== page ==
«…when we vote, we can make government better or worse. In turn, our votes can make people’s lives better or worse.
If we make bad choices at the polls, we get racist, sexist, and homophobic laws. Economic opportunities vanish or fail to materialize. We fight unjust and unnecessary wars. We spend trillions on ill-conceived stimulus plans and entitlement programs that do little to stimulate economies or alleviate poverty. We fail to spend money on programs that would work better. We get overregulation in some places, underregulation in oth- ers, and lots of regulation whose sole effect is to secure unfair economic advantages for special interests. We inflict and perpetuate injustice. We leave the poor behind. We wage drug wars that ghettoize inner cities. We throw too many people in jail. We base our immigration and trade policies on xenophobia and defunct economic theories.
Voting is morally significant. Voting changes the quality, scope, and kind of government. The way we vote can help or harm people. Electoral outcomes can be harmful or beneficial, just or unjust. They can exploit the minority for the benefit of the majority. They can do widespread harm with little benefit for anyone. So, in this book, I argue that we have moral obligations concerning how we should vote. Not just any vote is morally acceptable.
This is a book on voting ethics. In particular, it concerns the ethics of voting in political contexts. (It is not about voting for MLB All-Stars or American Idol contestants.) The purpose of this book is to deter- mine whether a citizen should vote at all and how she should vote if she chooses to do so. The field of voting ethics asks questions such as: Should citizens choose to vote or abstain? If a person is indifferent to the outcome of an election, should she abstain? When citizens do vote, how should they vote? May voters use their religious beliefs in deciding how to vote? Must voters vote sincerely, for the candidate or position they believe best? What counts as voting for the best candidate? In particular, should voters vote solely for their own interest, or should they vote for the common good, whatever that is? Is it ever acceptable to buy, sell, or trade votes?
There are related topics from the standpoint of political philosophy, such as: What should the government do about promoting participation? Which people should have the right to vote? How should elections be structured, and how often should they be held? Should the government attempt to educate voters, and if so, how? May governments compel citizens to vote? Should ballots be secret or public? These are worthy questions, but I am not concerned with them here. This book is about the obligations of citizens, not of governments. To determine what governments should do about voting would require another book’s worth of work.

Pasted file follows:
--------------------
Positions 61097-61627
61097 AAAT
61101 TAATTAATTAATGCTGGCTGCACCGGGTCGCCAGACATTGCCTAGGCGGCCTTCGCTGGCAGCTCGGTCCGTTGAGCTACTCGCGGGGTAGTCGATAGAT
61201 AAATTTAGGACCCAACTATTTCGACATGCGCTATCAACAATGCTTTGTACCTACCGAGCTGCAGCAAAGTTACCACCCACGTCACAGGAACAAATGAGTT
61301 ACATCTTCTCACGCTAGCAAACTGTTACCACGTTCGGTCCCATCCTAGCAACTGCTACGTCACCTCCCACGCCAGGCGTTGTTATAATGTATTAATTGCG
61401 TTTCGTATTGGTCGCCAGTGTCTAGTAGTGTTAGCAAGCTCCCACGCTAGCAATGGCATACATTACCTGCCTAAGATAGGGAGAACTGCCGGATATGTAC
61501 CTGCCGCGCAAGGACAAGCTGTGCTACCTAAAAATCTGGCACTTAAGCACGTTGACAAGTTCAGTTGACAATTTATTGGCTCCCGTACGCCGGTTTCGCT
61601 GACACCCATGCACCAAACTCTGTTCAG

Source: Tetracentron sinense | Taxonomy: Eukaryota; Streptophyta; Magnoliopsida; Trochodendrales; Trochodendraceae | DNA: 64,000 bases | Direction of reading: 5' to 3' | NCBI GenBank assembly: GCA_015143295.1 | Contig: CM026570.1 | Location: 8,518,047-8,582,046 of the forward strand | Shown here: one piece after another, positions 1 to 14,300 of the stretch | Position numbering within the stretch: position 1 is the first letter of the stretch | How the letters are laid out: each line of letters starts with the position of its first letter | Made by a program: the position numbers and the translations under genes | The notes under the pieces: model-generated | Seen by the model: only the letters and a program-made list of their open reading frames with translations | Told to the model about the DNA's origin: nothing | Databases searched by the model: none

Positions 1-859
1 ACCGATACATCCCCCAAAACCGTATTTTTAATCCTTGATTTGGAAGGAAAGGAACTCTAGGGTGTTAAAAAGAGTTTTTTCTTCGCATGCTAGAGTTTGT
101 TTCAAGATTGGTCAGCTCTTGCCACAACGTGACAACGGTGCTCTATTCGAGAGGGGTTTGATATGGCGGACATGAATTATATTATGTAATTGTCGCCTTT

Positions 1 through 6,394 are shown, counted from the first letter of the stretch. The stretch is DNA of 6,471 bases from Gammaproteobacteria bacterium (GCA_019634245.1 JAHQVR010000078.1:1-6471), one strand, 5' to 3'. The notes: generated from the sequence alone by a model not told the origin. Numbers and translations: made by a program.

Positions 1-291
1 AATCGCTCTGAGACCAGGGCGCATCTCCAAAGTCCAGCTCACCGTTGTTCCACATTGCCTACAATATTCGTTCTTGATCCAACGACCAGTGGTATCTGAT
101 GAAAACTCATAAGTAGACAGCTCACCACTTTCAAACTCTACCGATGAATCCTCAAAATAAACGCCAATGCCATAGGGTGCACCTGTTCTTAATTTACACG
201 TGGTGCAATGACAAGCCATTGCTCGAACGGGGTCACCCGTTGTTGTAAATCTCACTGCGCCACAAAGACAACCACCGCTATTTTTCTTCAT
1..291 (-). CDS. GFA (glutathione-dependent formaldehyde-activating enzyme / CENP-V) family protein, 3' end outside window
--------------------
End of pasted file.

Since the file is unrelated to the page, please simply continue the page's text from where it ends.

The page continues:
What Voting Is Not
From a moral point of view, voting is not like ordering food off of a menu. When you order salad at a restaurant, you alone bear the consequences of your decision. No one else gets stuck with a salad. If you make a bad choice, at least you are hurting only yourself. For the most part, you internalize all of the costs and benefits of your decision.
Voting is not like that. If anything, when we vote, we are imposing one meal on everybody. If you were appointed the Dinner Czar—who must decide what everyone will have for dinner each night—your decisions would be of obvious moral consequence. As Dinner Czar, you would externalize most of the costs and benefits of your decisions. It would be a big responsibility. You better not force diabetics to eat too much sugar, make vegans eat meat, or make Muslims eat pork. Or, if you did do these things, you better have good reasons.
Now, in voting, nobody chooses by herself. Each vote counts, but it does not count much. We decide electoral outcomes together. How we vote has consequences; how you vote does not. However, there are moral principles governing how people ought to behave when participating in collective activities. Even though individual votes almost never have a significant impact on election results in any large-scale election, I argue that this does not let individuals off the hook. Individual voters have moral obligations concerning how they vote.
Obviously, the good and bad that governments do are not entirely atributable to how we vote. Our voting behavior is just one of many fac- tors affecting political outcomes. Despite steadfast and sure democratic oversight, a bad policy might be implemented out of bureaucratic caprice or a politician’s corruption. For my purposes, what matters is that votes, on the whole, do make a difference. Political parties have policy bents— dispositions to implement certain kinds of policies rather than others. When voters vote for members of a party with a particular policy bent, this greatly increases the probability that those kinds of policies will be implemented.
Other factors besides voting also determine policy outcomes. This means that we cannot solve all political problems just by getting voters to vote better. That said, better voting would tend to lead to better government.»
The Ethics of Voting (2011). Jason Brennan
Voting as an Ethical Issue por Manuel Fraga está licenciado bajo una Licencia Creative Commons Atribución 4.0 Internacional.